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Feed & Nutrition

Learn about all aspects of the dairy cow ration, from harvest to storage and balancing additives to forage supplementation.

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If you find yourself reading the title of this [article] twice, wondering what “space” has to do with the diet of a dairy cow, you are not alone. Nutritionists and producers regularly discuss terms like pounds of dry matter intake (DMI) or percent protein or how many megacalories of energy or grams of calcium or what is the ratio of calcium-to-phosphorus. None of these discussions even comes close to mentioning space as an important consideration when planning or troubleshooting a milking cow’s diet.

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The basic premise used by all nutritionists when formulating rations is that each mouthful of the diet is balanced with respect to the known nutrient requirement of the target animal. The diet must contain the necessary nutrients to support maintenance, growth, production and health. Feed additives should be present to provide the appropriate level of protection from disease and other maladies. In all cases, the levels must be controlled so as to be neither deficient nor toxic.

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The science surrounding protein and energy nutrition, no matter the livestock species, is a couple of generations ahead of mineral nutrition – particularly trace mineral nutrition. Yet finally there are signs that mineral nutrition science might one day catch up.

One sign of progress is industry and academic interests using ‘organic’ minerals in lieu of inorganic forms of zinc, manganese, copper and selenium. The initial focus is on reproductive issues and on enhancing immune response and milk quality – areas where trace mineral availability may be limiting. Another issue is environmental accumulation of minerals in manure spread on cropland.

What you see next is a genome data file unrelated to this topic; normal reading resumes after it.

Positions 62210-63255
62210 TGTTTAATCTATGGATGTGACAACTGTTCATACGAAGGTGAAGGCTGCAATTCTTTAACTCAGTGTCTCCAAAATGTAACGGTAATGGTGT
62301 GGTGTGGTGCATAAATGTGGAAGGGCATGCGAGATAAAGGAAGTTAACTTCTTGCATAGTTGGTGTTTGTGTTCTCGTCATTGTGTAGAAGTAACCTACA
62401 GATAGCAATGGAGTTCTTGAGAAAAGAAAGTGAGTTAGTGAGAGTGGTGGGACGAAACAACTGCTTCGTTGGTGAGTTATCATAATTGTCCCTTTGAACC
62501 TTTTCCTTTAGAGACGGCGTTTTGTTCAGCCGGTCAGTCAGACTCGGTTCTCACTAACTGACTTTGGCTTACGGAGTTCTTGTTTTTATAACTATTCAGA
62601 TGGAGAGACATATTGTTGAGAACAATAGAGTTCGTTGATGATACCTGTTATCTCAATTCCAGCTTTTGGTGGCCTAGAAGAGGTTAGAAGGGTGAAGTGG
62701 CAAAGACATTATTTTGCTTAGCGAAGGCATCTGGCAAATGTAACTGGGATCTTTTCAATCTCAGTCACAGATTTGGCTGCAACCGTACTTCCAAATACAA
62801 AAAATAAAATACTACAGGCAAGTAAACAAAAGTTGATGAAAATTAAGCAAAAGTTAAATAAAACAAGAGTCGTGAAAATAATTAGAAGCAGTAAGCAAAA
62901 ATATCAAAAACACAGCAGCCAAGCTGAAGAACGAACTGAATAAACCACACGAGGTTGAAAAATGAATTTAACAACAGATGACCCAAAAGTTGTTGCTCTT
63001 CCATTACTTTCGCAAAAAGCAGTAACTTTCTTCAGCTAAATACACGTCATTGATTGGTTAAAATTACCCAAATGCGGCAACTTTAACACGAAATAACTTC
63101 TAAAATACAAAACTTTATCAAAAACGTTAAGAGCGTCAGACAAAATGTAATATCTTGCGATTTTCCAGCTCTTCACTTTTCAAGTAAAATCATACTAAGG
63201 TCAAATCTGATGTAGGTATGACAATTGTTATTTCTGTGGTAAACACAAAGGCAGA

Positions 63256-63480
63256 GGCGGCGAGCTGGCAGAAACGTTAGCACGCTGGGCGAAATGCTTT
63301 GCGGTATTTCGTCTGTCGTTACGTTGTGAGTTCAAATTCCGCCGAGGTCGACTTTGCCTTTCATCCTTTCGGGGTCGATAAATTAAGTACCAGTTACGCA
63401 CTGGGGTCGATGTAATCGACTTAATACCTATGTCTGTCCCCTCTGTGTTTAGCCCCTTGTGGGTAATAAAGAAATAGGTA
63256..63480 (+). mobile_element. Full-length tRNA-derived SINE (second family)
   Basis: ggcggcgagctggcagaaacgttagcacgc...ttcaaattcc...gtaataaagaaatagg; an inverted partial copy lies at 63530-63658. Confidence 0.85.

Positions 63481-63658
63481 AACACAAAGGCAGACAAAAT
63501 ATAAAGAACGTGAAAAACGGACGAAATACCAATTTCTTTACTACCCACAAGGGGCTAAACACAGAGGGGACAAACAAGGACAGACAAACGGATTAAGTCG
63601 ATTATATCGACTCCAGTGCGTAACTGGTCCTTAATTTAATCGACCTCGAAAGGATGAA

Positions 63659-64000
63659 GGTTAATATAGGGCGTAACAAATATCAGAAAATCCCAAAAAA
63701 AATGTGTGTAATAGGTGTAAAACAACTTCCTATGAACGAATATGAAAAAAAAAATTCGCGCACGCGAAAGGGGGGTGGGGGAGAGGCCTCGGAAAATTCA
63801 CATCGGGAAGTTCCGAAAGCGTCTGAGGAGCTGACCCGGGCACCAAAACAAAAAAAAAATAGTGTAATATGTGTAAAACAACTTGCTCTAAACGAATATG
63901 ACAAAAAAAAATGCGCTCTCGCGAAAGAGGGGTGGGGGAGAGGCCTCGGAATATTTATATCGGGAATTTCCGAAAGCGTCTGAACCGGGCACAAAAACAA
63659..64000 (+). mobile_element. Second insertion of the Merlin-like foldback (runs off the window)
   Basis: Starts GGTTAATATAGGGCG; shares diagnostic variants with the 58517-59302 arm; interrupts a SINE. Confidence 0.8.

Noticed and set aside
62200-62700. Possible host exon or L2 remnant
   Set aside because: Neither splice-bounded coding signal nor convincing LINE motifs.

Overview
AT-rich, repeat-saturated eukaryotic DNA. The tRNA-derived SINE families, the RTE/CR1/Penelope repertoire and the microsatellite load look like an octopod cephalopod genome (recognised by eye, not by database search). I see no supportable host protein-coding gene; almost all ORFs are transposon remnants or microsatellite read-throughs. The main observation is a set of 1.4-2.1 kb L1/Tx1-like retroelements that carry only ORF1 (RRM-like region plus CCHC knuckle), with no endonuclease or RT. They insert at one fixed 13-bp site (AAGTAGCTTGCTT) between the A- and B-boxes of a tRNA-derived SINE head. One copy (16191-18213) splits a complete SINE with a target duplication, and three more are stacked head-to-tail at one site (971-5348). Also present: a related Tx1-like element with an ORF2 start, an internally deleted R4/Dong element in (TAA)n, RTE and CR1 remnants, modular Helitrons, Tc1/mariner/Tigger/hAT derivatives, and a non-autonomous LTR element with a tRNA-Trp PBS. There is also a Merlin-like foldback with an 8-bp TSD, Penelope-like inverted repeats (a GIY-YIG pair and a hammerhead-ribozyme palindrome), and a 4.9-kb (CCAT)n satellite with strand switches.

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The ability of dairy cows to convert feedstuffs into products for human consumption is generally referred to as feed efficiency and is expressed as pounds of milk produced per pound of dry matter (DM) consumed. This expression represents a gross measure of feed efficiency and does not account for nutrients partitioned to reproduction, growth and tissue deposition. Thus, interpretation of the value obtained should consider stage of lactation, age and stage of gestation for the herd in question.

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Nutritionist Jess Argyle of Jerome, Idaho, says despite higher prices for rolled corn and regionally imported ration components, dairy producers should push for more milk and higher components, being careful not to lose milk production while looking for good buys on commodities.

“Don’t short-change the cows. Push for production,” Argyle says. “I’ve never been able to cut out or cut back on feed and save money. We always lose more in production than what we can save in cutting back on feed.”

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Are your feed costs high? The most expensive feeds are those with high levels of protein (greater than 20 percent protein). Testing for MUN (milk urea nitrogen) in the milk can help you determine the correct level of protein in the feed.

There are other reasons for testing for MUN:

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